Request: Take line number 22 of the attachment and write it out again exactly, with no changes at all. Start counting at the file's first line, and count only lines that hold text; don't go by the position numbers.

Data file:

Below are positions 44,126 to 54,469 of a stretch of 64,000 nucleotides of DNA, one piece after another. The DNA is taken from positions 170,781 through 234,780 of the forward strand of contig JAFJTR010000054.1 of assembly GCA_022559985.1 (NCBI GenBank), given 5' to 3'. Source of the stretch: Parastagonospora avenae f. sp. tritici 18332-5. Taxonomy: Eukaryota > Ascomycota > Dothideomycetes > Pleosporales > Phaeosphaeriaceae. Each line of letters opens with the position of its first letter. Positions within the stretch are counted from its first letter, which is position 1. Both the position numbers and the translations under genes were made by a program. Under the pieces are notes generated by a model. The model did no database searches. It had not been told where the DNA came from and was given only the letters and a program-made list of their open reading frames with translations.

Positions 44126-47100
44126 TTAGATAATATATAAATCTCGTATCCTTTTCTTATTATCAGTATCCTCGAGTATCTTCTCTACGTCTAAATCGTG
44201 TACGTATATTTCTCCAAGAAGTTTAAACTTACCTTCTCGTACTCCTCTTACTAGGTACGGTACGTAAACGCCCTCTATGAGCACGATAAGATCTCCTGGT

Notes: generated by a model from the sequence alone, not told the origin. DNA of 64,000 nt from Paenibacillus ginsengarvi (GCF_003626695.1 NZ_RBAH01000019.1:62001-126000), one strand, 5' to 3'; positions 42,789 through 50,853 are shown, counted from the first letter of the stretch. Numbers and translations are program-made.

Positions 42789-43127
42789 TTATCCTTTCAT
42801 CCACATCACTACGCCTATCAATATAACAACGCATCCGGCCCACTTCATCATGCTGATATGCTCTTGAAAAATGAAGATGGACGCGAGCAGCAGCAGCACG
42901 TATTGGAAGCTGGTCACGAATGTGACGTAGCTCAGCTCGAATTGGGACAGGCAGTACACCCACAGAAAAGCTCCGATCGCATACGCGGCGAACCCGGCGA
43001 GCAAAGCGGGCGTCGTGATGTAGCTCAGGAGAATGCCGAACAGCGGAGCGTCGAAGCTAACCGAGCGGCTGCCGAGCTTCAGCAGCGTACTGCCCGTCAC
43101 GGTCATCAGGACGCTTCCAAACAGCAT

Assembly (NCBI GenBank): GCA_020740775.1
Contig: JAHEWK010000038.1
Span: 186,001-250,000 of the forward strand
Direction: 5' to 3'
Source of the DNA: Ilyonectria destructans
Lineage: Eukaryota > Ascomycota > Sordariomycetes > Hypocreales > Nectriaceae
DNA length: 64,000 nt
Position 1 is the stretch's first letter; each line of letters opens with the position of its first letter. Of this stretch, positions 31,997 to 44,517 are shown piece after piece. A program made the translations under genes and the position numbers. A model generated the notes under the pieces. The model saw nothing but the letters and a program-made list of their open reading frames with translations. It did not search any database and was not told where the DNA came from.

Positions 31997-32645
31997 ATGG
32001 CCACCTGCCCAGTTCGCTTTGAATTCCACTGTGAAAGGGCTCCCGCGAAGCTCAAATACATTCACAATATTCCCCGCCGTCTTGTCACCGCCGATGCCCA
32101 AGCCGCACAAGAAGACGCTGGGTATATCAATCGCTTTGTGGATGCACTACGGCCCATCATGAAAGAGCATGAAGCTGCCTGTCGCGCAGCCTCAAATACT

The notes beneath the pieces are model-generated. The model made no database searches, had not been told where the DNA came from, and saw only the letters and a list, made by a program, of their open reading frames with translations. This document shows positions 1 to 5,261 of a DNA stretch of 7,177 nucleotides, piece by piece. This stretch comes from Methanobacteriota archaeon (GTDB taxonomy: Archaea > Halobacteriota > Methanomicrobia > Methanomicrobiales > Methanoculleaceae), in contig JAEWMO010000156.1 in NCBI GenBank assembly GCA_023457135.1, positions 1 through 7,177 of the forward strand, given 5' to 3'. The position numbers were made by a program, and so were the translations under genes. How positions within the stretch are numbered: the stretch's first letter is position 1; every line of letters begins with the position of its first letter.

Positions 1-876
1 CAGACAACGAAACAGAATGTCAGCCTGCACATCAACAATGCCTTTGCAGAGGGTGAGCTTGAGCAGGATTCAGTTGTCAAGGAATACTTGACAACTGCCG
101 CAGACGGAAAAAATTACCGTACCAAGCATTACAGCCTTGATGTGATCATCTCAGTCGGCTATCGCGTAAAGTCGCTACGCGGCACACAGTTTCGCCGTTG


32001 CCACCTGCCCAGTTCGCTTTGAATTCCACTGTGAAAGGGCTCCCGCGAAGCTCAAATACATTCACAATATTCCCCGCCGTCTTGTCACCGCCGATGCCCA